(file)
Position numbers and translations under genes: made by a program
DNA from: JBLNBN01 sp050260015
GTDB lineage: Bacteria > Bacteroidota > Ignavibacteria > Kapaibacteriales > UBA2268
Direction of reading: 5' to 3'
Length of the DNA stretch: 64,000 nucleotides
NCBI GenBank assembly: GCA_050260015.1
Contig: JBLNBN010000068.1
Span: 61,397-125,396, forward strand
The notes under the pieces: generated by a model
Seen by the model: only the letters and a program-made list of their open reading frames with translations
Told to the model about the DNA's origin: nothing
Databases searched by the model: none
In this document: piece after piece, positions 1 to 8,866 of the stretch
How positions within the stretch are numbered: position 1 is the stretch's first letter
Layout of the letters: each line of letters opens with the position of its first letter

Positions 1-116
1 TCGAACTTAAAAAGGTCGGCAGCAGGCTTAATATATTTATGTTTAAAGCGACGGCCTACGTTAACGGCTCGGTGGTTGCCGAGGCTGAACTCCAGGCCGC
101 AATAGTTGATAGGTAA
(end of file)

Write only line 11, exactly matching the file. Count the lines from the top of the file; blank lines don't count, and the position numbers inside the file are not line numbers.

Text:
Told to the model about the DNA's origin: nothing